Mark Rosewater, the fantastic and most common mouthpiece for our game, kicked off Announcement Week over on DailyMTG with an article outlining changes to Standard's design and development approaches for the future. These are my summations and reactions to each of them:
All Big Sets to Draft, No Small Ones
Quick! Think about your favorite Draft set! Got an answer? Good. Does it begin with the word "triple"?
Almost every discussion I've had over the years for great Draft sets involves a big set being drafted three times. People rarely say "Dark Ascension/Innistrad." They say "tripleInnistrad." The exceptions to this are probably the Ravnica sets, as that's just how they were designed. By the time most second sets came out, they had the original set's Limited format on life support. The usual idea was that they "injected life into the format," but that's not really been most players' experience. In my experience. With me? Good.
Note that this doesn't mean every Draft format will be a winner. Avacyn Restored Limited is punishment for stealing in many countries. I didn't play it much, but I saw a pro didn't like it on Twitter at the time and someone else retweeted it, so I'm pretty sure it's bad. You can read more about my expert set analysis in my objective study of all of Magic's sets . Plug count: one.
Revamped Core Sets
This is great. Read that again. I cannot emphasize it enough.
Look, Magic is hard. It's hard to get invested in, it's hard to learn, it's hard to drive to FNM every week. It's great once you're in, but getting in is hard. I've played Magic since 1996 or so, and there are rules of Magic I don't know or understand. It's not a game you learn the way you learn Chess or Baseball. It's a game you continuously discover. That means players need to be invested in it before they even know exactly what it is or how it works.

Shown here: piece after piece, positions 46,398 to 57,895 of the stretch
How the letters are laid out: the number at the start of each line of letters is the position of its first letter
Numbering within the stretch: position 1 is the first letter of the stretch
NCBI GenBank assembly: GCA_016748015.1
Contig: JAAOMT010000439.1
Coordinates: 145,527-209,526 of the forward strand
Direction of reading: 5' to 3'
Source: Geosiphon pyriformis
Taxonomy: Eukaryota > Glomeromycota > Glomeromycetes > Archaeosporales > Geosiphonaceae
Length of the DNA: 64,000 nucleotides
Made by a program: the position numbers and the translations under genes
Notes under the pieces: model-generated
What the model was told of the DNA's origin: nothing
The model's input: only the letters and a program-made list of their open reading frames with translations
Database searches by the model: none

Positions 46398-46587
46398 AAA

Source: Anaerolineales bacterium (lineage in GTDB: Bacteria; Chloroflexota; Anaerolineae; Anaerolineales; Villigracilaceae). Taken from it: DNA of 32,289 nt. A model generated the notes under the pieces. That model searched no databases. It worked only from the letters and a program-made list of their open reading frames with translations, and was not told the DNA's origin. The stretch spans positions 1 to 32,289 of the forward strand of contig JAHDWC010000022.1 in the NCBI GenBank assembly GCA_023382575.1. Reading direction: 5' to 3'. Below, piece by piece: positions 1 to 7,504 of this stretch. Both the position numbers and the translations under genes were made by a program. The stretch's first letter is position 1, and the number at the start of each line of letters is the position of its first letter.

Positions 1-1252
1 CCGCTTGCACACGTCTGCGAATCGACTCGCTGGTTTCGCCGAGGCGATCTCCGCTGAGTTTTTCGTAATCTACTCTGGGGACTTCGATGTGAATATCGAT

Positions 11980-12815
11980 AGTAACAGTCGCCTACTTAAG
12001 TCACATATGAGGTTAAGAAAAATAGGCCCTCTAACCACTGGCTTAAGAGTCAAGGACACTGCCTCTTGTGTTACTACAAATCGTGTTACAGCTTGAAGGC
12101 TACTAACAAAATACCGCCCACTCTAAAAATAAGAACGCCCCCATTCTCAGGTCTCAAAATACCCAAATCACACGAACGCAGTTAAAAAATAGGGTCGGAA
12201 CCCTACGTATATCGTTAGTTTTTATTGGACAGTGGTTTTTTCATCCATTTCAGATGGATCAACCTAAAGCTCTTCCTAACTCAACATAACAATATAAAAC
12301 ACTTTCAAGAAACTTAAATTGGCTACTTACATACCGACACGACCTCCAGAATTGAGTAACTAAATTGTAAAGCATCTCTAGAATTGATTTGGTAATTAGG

I don't know what a lot of recent cards do. I saw the back of the Voice of Nightmares Angel for the first time in a Cube Draft last week. Weird and awesome; however, the reality is that if it doesn't see competitive play these days, my job doesn't allow me to read a card enough to internalize it. Apparently, 21 years is the limit on my Magic card brain storage capacity.
But man, once in a while? I loved walking into a shop in the summer, throwing down ten or fifteen dollars, and then playing with a set that I knew I wouldn't have to strain my brain over.
Core Sets are awesome. If we're sitting down for a complex Draft format, we're all quiet. We read and we study. We try to outmaneuver and outthink. We try to solve and experiment. And you know what? That's great.
But here's something else that's great: when an eight-year old kid casts an Inferno Titan and beats the hell out of me.
Magic needs that kid. Because once upon a time, we were that kid.
Reducing the Presence of The Gatewatch
Yes. Yes. A thousand times yes.
It isn't that The Gatewatch sucks, because they don't. I get it. The kids love superheroes. Everybody loves characters!
Rosewater cited diminishing returns on the "cool" factor when talking about the Masterpiece series, but I think this Gatewatch business is the single biggest example of this effect in Magic right now. And it isn't just Jace and Chandra or whoever; It's Emrakul, it's Kiran, it's Felidar Guardian (I presume it was also a member of The Gatewatch based on what happened to Standard).
To ensure good set development, I will keep watch.
The feeling of opening one of these amazing story cards is awesome when you bust up the pack that contains them. But when you see it every game, every match, and then you don't see diverse and interesting gameplay? Then the format is solved almost immediately? I can't imagine that's good for the long-term health of things.
They have the data. I don't. However, it seems the change they're making here points to this being what most of us suspected: bad, old, enough already. In 2017, everybody gets sick of things a little faster. Magic has to adapt to that.
I don't think Rosewater says anything I disagree with entirely on this, but I will say that I think Amonkhet was its own issue. I'm not sure honestly. I get that the more common something is, the less neat it is. There's a reason certain versions of cards are "sweet" and other versions of the same card aren't. Many times it has nothing to do with its presentation and everything to do with how often you see it. I don't really buy into that philosophy, but I know that a lot of players do.
It seems to me that maybe the Amonkhet version of this was so poorly received on presentation that they're overadjusting, but we'll have to wait and see. I don't know the timelines of their decision-making, but I do understand this change. Less is more, I suppose.
Changes Behind the Scenes
I can't see these yet. They're behind the scenes.
I will say it's wonderful to see Andrew Brown, a former SCG content creator, joining the likes of Glenn Jones, Adam Prosak, David McDarby, and others as SCG authors who turned their work with us into work with Wizards of the Coast. I'm never bitter when Renton steals members of my staff.
Because they'll be back. They always come back...